Growing Up In The San Fernando Valley

In 1955, when I was twelve, we moved into this 1-bath, 3-bedroom house that my parents had built on the corner of Huston and Willis streets in Sherman Oaks. I don’t know why it has a Huston St. address because the house actually faces Willis street. If you look at the far right corner you can see the window to my bedroom. There was another window around the corner, so I had plenty of light.

Before that, we lived in an old one-bedroom house that is located behind it.  It is way in the back of the photo below.

The video below provides a great depiction of what it was like growing up during those years. I’d take those days anytime over what kids have to deal with today.

To the Graduating Class of 2018

The text below was written by Brian’s Father. It is gut-wrenching but teaches an important lesson.

To the Graduating Class of 2018:

Our son Brian Hoeflinger died in a tragic car accident four months before graduating high school at the young age of 18. He was a kid just like you who had hopes and aspirations of going to college and having a full happy life.

On the night he died, he was at a party with friends drinking vodka and ended up driving intoxicated. I remember the phone call we received late that night when we learned Brian had been in a car accident. The sickening feeling in the pit of your stomach and the frantic racing of your heart when you don’t know if your child has been hurt or if he is even still alive. Your entire body trembles uncontrollably with fear as you anticipate what you will be told on the phone. We were told to come to the hospital immediately.

I remember the drive to the hospital. It was cold and snowing that night. We were so scared of what we were about to find out. How badly was our son Brian injured? When my wife and I arrived at the hospital, we were told Brian was dead. Our bodies were numb. We immediately felt empty and completely alone inside. “How can this nightmare be real?” is all you can think to yourself.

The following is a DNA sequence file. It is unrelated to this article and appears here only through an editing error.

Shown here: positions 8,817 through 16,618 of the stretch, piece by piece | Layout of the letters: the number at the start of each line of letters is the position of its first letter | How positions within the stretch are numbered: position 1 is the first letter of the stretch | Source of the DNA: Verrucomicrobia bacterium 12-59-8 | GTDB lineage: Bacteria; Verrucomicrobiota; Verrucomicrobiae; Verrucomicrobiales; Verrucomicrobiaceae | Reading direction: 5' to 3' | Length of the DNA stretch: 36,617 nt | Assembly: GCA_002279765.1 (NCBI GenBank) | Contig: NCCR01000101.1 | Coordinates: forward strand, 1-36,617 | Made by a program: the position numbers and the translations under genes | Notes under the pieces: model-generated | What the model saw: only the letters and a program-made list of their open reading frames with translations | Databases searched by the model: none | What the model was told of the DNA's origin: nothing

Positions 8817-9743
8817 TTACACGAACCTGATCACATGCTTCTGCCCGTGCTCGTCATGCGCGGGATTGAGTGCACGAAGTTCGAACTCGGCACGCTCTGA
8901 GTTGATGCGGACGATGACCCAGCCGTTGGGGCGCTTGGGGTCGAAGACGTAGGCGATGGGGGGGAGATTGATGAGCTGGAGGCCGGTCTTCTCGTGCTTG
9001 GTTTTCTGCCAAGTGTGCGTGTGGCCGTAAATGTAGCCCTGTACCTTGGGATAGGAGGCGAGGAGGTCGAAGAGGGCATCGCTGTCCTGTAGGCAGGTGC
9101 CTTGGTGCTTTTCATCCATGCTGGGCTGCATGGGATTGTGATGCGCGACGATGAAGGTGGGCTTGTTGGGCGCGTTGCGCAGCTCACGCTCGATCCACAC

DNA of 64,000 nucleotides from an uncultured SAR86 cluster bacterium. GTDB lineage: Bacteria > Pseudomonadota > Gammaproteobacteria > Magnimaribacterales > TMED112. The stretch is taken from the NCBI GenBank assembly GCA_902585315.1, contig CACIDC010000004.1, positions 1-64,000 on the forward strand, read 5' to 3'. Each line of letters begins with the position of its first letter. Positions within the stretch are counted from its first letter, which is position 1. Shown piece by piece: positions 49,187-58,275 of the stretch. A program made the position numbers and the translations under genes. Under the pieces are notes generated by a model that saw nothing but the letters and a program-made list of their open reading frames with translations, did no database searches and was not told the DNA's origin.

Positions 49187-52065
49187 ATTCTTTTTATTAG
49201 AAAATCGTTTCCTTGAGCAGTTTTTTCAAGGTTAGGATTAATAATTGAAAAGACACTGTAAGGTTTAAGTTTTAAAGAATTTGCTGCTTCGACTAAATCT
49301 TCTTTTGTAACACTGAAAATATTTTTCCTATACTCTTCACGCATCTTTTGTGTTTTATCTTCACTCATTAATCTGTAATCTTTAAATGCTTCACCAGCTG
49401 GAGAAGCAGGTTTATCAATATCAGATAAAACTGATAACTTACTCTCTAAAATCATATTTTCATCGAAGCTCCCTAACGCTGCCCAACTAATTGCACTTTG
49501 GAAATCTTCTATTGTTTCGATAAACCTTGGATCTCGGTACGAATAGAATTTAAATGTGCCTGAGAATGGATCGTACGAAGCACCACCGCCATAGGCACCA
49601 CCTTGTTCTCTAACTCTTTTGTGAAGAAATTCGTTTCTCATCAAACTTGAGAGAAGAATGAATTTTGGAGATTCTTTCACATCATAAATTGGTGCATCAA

We were walked back to the room where Brian was. That image of our son lying there on a cold gurney dead at age 18 will never leave our minds for as long as we live. His pale lifeless body lying there almost as though he were asleep, wishing he were only asleep but knowing all to well that he was dead and never coming back home with us ever again. It is the worst singular feeling we have ever experienced in our lives.

The second worst feeling was telling our other three children at home about an hour later that their older brother Brian was dead and gone forever. The pain we inflicted upon them at that moment in the middle of the night was unthinkable. There are no words to give justice to what took place. At our children’s request, we took them to the hospital to see Brian. It would be the last time that they would ever get to see him so close to being alive. It was heartbreaking to watch Kevin, Julie and Christie say goodbye to their big brother forever that night. The lasting image of him lying there dead on a gurney in the emergency department permanently seared into their minds. That life we had with Brian is over now and an unwelcome new life without Brian has taken its place.

We tell you this story because Brian could be any one of you, if you choose to drink. And we say choose, because it is your choice and nobody else’s. Once you take your first drink of alcohol, you are not making the decisions, the alcohol is. You are putting yourself and others at risk for injury or, even worse, dying like Brian.